Thursday, April 30, 2015

Chemistry and Poetry

I remember at my job interview for my library assistant position I was asked, "What brings you joy?" It was probably just a throw away question, one meant to be easy. The interviewer, an HR assistant, said it's fine to answer with money, that's what some people answer. Oh, if money was all I needed for joy- at least it is tangible. A lot of things make me happy- cats, the scent of jasmine in the air, the people I love...But this happiness is a fleeting feeling, not a sustained feeling of contentedness.

I answered that finishing something brings me joy. Like putting the finishing touches on something I created, or getting to the end of a difficult book. I do read plenty of books more for knowledge than entertainment, so sometimes just getting through them feels like an accomplishment.

I think I did horribly with that job interview, even ignoring that question, but I got the job anyway. I guess there weren't many other people interested in it, plus I was able to temp while they were deciding. I'm more impressive working than interviewing. During my time there, I learned that there is never an end to anything- assignments from years ago would rise from the dead. Never knowing if something was truly over, I couldn't enjoy anything. I worked there for over eight years, and by the time I quit I was bored and frustrated at the lack of opportunity to advance. The only interesting work left was for me to head down to our "technical books" section and find specifics on semiconductors, 802.11, programming, etc. (By the way, isn't OOPSLA the most fun name for a conference? I just love it.)

I love learning. I've been studying cosmetic chemistry kind of casually since I started the business, but I've been delving deeper into it lately. I listen to chemistry lectures instead of music while working. I read books with funny squiggly carbon chains. Those carbon diagrams used to confuse me, but now I enjoy them. And so I start wondering if I should go back to school and get my master's in cosmetic chemistry.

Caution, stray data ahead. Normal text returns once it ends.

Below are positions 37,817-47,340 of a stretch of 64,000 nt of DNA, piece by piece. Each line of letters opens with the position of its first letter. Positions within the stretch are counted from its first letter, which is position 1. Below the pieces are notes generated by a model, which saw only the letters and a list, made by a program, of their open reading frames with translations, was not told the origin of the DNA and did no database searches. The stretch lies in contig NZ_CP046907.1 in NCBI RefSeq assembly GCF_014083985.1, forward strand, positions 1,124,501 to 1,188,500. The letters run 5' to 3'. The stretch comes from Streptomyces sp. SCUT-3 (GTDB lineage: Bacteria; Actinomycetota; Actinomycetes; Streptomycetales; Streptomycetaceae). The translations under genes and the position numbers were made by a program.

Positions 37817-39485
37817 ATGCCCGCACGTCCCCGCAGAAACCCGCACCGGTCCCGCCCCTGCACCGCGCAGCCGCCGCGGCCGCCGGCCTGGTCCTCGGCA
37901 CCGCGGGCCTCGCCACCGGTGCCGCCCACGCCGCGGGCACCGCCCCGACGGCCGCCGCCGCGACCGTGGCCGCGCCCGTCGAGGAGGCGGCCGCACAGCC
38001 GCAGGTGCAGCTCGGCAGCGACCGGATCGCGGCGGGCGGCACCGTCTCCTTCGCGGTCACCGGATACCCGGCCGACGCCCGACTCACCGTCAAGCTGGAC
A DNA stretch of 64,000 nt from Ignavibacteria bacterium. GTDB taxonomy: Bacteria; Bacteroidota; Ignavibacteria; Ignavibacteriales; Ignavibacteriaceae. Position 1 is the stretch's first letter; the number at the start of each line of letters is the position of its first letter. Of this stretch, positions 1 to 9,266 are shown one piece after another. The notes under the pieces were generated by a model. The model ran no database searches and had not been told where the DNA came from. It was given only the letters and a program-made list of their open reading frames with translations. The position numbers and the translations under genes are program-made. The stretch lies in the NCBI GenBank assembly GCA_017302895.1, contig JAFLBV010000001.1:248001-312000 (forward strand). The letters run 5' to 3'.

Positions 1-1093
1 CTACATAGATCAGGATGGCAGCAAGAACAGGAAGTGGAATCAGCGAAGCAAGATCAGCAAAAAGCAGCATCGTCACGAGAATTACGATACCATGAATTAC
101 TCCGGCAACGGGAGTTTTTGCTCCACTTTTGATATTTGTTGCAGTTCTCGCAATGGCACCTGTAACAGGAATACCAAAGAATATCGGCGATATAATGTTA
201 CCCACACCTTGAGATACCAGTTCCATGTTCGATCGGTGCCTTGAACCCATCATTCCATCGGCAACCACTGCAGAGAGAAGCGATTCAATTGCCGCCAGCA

Oh, but how I hate formal education! I feel like I've learned so much more on my own than I did in school. I did well in school, but it all just felt like part of what I had to do. Go to school, get good grades, go to college, and then join the workforce. Back in high school I assumed after getting my bachelor's, I'd go on to graduate school, but I was disenchanted after four years of college. Screw the talk about college being the best years of your life- it was four years of misery for me. Just thinking about it makes me melodramatic. I worry going back to school would hurt me more than help me.

How much would I never learn if I do go back to school? Would I have time to study art, poetry, literature? After all, I seek poetry for comfort, not skeletal formulas (yes, skeletal formulas are a real term, I'm not just trying to make them sound cold and lifeless). I want to capture the art and beauty in scent. A fragrance is more than just the sum of its molecules- for me it's capturing an idea in a bottle. The thought of translating the abstract into a scent fascinates me. Stretching the imagination this way and that leaves me restless, wondering how far it can go before it snaps.

I wish I had time to study everything that interests me- all of the above, plus so much more. I would take this knowledge and blow it up like a giant balloon so close to popping. And then I would ever so gently paint a flower on that balloon.

"Let us go then, you and I,
When the evening is spread out against the sky
Like a patient etherised upon a table;
Let us go, through certain half-deserted streets,
The muttering retreats
Of restless nights in one-night cheap hotels
And sawdust restaurants with oyster-shells:
Streets that follow like a tedious argument
Of insidious intent
To lead you to an overwhelming question...
Oh, do not ask, 'What is it?'
Let us go and make our visit."

-T.S. Eliot, The Love Song of J. Alfred Prufrock

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